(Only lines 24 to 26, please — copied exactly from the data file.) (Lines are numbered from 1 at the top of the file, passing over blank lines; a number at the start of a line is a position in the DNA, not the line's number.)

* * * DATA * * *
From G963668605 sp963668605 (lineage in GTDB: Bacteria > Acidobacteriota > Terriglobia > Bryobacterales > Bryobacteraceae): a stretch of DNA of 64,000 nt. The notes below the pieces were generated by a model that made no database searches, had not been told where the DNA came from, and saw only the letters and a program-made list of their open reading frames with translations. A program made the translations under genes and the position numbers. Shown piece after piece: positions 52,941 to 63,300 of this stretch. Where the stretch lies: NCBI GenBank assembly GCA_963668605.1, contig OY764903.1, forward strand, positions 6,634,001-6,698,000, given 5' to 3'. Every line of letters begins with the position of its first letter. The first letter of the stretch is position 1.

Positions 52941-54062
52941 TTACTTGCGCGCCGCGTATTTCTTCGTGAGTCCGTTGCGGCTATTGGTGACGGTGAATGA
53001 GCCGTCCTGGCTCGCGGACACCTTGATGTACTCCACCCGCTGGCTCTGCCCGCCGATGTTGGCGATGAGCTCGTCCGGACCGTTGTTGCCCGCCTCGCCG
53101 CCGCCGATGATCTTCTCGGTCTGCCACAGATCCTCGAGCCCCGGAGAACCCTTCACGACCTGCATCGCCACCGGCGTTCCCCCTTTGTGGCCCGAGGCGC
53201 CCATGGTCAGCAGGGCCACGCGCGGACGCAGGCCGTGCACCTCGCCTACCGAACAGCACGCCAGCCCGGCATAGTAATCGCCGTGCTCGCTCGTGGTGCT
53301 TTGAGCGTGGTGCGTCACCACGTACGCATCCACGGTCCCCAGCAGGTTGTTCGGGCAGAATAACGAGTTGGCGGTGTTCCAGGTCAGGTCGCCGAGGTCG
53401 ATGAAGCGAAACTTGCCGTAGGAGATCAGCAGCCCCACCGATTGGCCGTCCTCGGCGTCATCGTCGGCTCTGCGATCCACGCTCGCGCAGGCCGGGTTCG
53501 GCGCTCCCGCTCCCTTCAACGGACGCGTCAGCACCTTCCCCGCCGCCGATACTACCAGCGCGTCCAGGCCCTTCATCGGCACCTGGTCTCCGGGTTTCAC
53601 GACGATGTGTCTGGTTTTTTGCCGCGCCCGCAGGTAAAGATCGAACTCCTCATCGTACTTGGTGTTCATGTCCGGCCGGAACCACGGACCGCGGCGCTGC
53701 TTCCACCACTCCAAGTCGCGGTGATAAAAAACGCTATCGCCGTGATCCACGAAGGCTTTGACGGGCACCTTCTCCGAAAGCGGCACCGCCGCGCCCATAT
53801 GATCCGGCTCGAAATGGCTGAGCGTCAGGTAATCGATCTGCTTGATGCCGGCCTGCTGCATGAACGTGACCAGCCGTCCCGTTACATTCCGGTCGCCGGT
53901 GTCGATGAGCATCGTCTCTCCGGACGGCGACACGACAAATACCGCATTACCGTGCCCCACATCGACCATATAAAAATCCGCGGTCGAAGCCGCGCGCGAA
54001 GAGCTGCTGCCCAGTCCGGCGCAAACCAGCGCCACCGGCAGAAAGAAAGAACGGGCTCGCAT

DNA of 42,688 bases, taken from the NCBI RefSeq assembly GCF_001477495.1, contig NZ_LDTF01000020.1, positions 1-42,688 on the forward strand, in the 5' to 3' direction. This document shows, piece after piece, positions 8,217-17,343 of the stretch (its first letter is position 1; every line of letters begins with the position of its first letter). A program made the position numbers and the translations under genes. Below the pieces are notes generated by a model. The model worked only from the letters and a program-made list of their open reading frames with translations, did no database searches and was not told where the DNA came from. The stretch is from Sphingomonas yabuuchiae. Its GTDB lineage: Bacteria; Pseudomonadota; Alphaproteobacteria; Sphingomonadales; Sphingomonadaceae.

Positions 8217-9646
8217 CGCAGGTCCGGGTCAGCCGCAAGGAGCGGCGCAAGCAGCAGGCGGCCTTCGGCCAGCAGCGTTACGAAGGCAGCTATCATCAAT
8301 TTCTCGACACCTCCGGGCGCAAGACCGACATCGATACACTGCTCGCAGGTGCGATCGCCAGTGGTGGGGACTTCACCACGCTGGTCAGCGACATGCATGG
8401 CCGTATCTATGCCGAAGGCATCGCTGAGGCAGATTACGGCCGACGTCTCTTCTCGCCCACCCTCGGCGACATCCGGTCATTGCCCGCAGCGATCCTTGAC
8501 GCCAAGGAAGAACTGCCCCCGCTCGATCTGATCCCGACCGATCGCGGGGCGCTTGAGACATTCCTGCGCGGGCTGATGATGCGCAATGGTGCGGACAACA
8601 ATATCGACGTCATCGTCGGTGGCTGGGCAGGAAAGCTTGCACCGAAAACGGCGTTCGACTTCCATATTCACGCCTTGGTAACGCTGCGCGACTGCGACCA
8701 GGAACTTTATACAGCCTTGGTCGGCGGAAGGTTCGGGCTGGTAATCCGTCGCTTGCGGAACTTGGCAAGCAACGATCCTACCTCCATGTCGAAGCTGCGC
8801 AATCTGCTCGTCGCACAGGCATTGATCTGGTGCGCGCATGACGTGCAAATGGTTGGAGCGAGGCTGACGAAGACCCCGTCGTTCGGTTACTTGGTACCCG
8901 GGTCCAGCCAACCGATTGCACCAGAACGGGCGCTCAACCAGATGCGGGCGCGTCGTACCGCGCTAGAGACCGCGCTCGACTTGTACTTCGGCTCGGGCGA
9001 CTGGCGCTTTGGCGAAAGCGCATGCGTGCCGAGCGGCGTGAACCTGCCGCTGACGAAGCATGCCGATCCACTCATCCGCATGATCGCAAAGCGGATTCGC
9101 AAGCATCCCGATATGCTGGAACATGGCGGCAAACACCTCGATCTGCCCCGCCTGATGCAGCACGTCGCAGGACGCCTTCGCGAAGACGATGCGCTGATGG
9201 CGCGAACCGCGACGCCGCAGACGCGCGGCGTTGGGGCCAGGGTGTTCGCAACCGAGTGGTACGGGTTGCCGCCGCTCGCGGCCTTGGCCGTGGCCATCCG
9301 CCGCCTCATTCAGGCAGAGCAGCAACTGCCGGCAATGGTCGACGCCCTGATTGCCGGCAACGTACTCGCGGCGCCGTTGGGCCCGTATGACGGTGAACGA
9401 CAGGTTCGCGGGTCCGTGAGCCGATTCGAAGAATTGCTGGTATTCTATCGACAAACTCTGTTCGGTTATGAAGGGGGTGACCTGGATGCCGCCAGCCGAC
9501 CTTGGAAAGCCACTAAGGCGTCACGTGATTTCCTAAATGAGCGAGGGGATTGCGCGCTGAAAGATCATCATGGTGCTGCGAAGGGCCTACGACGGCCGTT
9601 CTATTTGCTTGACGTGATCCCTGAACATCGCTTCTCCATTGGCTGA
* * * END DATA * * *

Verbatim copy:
8901 GGTCCAGCCAACCGATTGCACCAGAACGGGCGCTCAACCAGATGCGGGCGCGTCGTACCGCGCTAGAGACCGCGCTCGACTTGTACTTCGGCTCGGGCGA
9001 CTGGCGCTTTGGCGAAAGCGCATGCGTGCCGAGCGGCGTGAACCTGCCGCTGACGAAGCATGCCGATCCACTCATCCGCATGATCGCAAAGCGGATTCGC
9101 AAGCATCCCGATATGCTGGAACATGGCGGCAAACACCTCGATCTGCCCCGCCTGATGCAGCACGTCGCAGGACGCCTTCGCGAAGACGATGCGCTGATGG